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The U.S. Department of Labor (DOL) has announced a proposal to clarify whether a worker can be classified as an independent contractor or as an employee, news that crashed the stocks of some gig-based companies.
The DOL published a Notice of Proposed Rulemaking today to "help employers and workers determine whether a worker is an employee or an independent contractor in compliance with the Fair Labor Standards Act," the agency announced on its website.
"The proposed rule would provide guidance on classifying workers and seeks to combat employee misclassification," the DOL states in the announcement. "Misclassification is a serious issue that denies workers’ rights and protections under federal labor standards, promotes wage theft, allows certain employers to gain an unfair advantage over law-abiding businesses, and hurts the economy at large."
Misclassified workers are also denied basic protections including a minimum wage and overtime pay, the DOL reports. A wide variety of workers face misclassification, especially in construction, delivery, home care, hospitality and restaurants, janitorial and personal services, and trucking industries, according to the DOL.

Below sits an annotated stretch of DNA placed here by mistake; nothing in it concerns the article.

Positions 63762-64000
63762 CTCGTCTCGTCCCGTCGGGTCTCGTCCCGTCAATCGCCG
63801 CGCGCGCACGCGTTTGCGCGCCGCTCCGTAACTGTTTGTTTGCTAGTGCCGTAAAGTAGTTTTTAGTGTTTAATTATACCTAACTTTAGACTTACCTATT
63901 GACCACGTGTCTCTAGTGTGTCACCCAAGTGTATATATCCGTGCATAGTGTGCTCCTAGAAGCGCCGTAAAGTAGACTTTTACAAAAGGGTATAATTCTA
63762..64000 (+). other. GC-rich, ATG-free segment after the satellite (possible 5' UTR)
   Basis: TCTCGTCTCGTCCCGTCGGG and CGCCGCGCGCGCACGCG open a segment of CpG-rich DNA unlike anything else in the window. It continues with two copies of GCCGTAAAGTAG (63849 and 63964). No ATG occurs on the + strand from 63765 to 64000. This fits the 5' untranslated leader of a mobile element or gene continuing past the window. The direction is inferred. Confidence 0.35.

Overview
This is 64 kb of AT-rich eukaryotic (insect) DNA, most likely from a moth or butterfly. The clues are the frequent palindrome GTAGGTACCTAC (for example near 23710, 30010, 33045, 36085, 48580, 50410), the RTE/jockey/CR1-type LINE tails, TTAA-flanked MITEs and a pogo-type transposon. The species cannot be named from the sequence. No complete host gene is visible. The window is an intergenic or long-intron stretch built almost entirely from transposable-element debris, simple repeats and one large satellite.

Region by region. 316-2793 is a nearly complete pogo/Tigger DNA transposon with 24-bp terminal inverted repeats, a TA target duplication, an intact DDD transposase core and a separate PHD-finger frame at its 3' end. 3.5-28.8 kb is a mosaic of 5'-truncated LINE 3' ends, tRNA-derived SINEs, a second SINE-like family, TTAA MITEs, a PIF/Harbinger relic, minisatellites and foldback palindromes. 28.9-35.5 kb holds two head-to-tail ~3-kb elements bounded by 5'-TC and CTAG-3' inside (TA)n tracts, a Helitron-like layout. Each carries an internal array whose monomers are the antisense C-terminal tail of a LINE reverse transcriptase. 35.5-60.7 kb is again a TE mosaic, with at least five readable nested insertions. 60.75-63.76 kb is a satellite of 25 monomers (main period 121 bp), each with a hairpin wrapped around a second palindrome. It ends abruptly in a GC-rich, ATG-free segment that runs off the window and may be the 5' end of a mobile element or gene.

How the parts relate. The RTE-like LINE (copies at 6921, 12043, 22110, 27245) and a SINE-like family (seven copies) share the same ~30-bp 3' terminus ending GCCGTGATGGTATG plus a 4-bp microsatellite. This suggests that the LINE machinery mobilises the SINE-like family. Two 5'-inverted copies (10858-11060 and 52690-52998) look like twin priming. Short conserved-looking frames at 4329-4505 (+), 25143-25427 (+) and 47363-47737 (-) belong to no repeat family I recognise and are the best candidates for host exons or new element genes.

The proposed rule would rescind the 2021 Independent Contractor Rule and align the DOL's classification approach with the courts' interpretation of the FLSA; restore in-depth analysis of whether a worker is an employee or a contractor; and change the factors of what constitutes a contractor to more closely align with the current economy, the DOL states.
“While independent contractors have an important role in our economy, we have seen in many cases that employers misclassify their employees as independent contractors, particularly among our nation’s most vulnerable workers,” DOL Sec. Marty Walsh said in the announcement. “Misclassification deprives workers of their federal labor protections, including their right to be paid their full, legally earned wages.”
The announcement caused the stocks for ride-hailing and delivery companies Uber, Lyft, and DoorDash down by at least 10 percent, on fears that reclassifying gig workers as employees could cost companies up to 30% more than having only independent contractors, Reuters reports.
The proposed change is open to public comment through Nov. 28, the DOL reports, and is expected to be finalized in early 2023.